For Democracy’s Sake, Reform the Okinawa Media

Robert D. Eldridge, Ph.D.

In the first essay entitled, “The Media Situation in Okinawa,” I discussed the closed environment in Okinawa that permits the local media to exist with fear of economic competition or alternative views. I stated that this situation where there was a strong media bias and a lack of outside information, was “abnormal” and “unhealthy.”

I ended the first essay by noting that the “out of control” media in Okinawa is failing to serve as an important “fourth pillar” in society, which is essential for a democracy to exist. Namely, the media acts as the “fourth estate,” serving as a check on government.

This is a concept used in recent centuries. Specifically, while the three branches of government serve as a check on each other, the media serves as a check on government, hopefully on behalf of the public. It pushes the government to be ever more transparent in its decision-making, its leaders more responsible, and its system more responsive to society’s needs.

This was such an important concept that Thomas Jefferson, one of the greatest democratic thinkers and a man most noted for his authorship of the American Declaration of Independence, is also well known for his 1787 quote, “Were it left to me to decide whether we should have a government without newspapers or newspapers without a government, I should not hesitate a moment to prefer the latter.”
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that the media will constantly live up to its lofty goals and serve our common wishes and universal concerns and not parochial or vested interests as such it is only to be expected that the media be also under the same degree or level of scrutiny that other actors in society such as the government finds itself under.

Unfortunately we find today a situation in which the media refuses in some cases to allow itself to be placed under any type of transparency and continues to write and report untruths and incorrect facts, reported in a biased manner, often with politically driven agendas. This is especially true in Okinawa.

I recently spoke with writers with the Mainichi Shimbun and Kyodo News Agency. Both reported that their companies are pressured by the media in Okinawa to report more about Okinawa and more in line with their own reporting. For example, the Ryukyu Shimpo has a cooperation agreement with the Mainichi, and leverages that relationship. In addition, the Shimpo and the Okinawa Taimusu are customers of Kyodo and use that relationship to force Kyodo to cover Okinawa in their image. I told them they need to publicly speak out on this pressure, or else the truth about the so-called “Okinawa Problem” will never be told. Namely, that much of the “Okinawa Problem” is the product of half-truths, biased reporting, and exaggeration, and one can even argue that the “Okinawa Problem” itself does not even exist. The “victims” are now the oppressors.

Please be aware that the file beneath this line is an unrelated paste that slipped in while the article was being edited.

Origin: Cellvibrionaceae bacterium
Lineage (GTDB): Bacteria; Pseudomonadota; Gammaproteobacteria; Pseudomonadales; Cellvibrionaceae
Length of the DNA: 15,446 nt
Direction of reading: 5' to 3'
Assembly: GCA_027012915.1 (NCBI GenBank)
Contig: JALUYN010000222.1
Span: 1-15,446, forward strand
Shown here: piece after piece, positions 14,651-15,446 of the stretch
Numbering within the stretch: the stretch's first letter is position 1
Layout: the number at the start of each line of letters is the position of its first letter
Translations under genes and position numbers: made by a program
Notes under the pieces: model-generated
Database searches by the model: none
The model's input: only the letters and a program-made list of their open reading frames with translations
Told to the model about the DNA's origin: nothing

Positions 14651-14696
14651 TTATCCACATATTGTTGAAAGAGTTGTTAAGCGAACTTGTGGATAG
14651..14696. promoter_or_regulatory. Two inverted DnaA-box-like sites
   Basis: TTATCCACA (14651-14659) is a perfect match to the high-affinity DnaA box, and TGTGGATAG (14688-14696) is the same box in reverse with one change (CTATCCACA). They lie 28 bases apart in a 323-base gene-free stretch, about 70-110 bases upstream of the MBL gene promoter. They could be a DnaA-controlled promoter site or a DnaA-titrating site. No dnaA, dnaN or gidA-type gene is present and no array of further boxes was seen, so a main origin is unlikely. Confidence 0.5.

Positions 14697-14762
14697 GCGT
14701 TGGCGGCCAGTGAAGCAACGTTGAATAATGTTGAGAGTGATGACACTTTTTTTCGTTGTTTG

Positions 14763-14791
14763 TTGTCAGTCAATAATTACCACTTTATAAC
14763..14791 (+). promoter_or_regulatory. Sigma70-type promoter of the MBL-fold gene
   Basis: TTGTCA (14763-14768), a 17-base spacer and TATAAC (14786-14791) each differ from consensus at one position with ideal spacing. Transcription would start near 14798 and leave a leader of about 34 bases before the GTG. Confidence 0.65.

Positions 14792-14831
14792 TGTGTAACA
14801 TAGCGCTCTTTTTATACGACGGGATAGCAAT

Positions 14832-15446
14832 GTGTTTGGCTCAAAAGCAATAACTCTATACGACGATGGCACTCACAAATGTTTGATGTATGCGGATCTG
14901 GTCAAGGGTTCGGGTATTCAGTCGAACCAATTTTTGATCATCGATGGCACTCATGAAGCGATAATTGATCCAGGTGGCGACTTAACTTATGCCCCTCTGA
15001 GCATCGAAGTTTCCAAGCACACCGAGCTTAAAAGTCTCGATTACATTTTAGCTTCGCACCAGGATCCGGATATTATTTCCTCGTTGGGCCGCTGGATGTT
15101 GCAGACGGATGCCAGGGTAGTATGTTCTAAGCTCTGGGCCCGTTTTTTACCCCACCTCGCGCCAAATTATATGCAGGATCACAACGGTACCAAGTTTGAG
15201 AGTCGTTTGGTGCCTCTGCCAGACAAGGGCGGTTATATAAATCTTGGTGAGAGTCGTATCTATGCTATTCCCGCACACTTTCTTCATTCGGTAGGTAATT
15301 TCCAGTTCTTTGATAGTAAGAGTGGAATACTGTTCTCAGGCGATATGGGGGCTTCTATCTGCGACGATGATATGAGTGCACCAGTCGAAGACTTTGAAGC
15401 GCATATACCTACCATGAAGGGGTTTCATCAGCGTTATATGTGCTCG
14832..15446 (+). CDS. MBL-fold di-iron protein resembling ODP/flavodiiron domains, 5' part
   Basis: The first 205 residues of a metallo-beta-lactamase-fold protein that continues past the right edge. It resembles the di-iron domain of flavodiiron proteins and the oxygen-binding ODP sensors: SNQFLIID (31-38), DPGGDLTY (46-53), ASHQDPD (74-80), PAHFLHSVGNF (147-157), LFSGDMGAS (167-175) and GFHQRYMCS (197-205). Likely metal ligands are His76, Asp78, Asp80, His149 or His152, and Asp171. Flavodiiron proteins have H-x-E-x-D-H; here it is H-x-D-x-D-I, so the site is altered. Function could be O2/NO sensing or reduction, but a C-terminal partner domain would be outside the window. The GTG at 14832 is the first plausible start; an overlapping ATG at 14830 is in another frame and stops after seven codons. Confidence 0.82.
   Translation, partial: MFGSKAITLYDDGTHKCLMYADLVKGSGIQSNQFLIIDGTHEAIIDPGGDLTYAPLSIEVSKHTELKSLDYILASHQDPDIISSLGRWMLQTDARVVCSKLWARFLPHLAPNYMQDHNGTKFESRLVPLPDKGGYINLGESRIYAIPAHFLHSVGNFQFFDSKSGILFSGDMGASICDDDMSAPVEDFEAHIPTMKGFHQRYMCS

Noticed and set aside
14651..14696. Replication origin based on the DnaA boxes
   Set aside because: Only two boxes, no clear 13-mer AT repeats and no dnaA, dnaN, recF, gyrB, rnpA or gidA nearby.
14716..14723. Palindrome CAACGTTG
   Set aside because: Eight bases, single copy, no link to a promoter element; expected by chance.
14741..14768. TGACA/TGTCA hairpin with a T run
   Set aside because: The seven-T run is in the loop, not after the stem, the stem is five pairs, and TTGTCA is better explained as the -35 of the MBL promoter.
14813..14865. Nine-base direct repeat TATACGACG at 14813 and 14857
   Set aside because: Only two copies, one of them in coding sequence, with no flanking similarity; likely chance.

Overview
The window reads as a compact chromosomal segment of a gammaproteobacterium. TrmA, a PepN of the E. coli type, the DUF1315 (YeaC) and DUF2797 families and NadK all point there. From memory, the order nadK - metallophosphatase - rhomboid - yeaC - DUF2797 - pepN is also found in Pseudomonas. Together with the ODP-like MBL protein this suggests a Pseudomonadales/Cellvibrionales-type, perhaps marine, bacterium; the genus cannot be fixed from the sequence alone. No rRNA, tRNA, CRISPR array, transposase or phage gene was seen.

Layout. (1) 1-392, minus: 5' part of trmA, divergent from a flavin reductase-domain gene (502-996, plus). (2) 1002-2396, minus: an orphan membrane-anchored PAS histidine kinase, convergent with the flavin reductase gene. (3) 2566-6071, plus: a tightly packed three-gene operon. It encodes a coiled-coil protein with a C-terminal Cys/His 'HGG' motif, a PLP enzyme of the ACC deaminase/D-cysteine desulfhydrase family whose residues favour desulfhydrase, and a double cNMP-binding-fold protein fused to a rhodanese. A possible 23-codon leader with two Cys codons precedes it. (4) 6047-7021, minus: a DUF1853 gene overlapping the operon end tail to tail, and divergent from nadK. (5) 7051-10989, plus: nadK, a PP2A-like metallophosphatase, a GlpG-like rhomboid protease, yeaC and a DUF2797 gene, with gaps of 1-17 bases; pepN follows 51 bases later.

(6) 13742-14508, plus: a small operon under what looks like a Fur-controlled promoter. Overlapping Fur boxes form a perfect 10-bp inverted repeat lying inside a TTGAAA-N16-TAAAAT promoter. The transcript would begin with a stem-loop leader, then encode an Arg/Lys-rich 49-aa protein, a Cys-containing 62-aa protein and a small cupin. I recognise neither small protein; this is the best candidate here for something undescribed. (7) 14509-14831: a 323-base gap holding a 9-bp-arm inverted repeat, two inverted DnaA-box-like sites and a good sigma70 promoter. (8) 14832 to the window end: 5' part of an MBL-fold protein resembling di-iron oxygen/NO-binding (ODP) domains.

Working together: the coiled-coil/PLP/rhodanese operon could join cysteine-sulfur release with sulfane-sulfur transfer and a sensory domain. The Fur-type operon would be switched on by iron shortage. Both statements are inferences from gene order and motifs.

It is actions like these that led the same Thomas Jefferson, who knew the press—at that time newspapers and pamphlets—could also be highly irresponsible and warned, “The man who reads nothing at all is better educated than the man who reads nothing but newspapers.” While we still need the media for its depth and breadth of information, we also need to be aware of the excesses and irresponsibility that this same press occasionally (or in some cases, regularly) demonstrates.

In the case of the former, for example, the Japan Newspaper Publishers and Editors Association adopted the Canon of Journalism on June 21, 2000, stressing that “Reporting must be accurate and fair, and should never be swayed by the reporter’s personal conviction or bias.” Based on the reporting I have seen to date, many in the media are not living up to these provisions. This situation is especially true in Okinawa.Wholesale nike Cheap jerseys online With Fast Free Shipping online. And thus, as part of the readership and a representative of one of the many actors in civil society in Japan, it is incumbent on us to report these problems.

Because the media is made up of imperfect human beings, is one of the many actors in societies made up of competing ideas, ideologies, and commercial or other interests, and can only at best have an incomplete knowledge of what is going on throughout the world, the media—whether it be television, radio, newspapers, or other forms found on the Internet, social media or cable—will inherently be inadequate and incomplete. Nevertheless, it is incumbent on the media to constantly seek to improve itself internally and incumbent on the readers and the other actors in society about whom the media reports to watch externally the media to get it to correct itself when self-reform does not work.

Eldridge was born in New Jersey, U.S.A., in 1968, and graduated from the Department of International Relations, Lynchburg College, Virginia. He earned his doctorate from Kobe University Graduate School of Law in 1999. From 2001-2009, he was a tenured associate professor at Osaka University’s Graduate School, and from 2009-2015, served as the deputy assistant chief of staff, G-7 (Government and External Relations), Marine Corps Installations Pacific in Okinawa. During this time, he was one of the proposers of Operation Tomodachi at the time of the March 2011 Great East Japan Earthquake and Tsunami. He is the author of numerous works including The Origins of the Bilateral Okinawa Problem (2003) and The Origins of U.S. Policy in the East China Sea Islands Dispute (2014).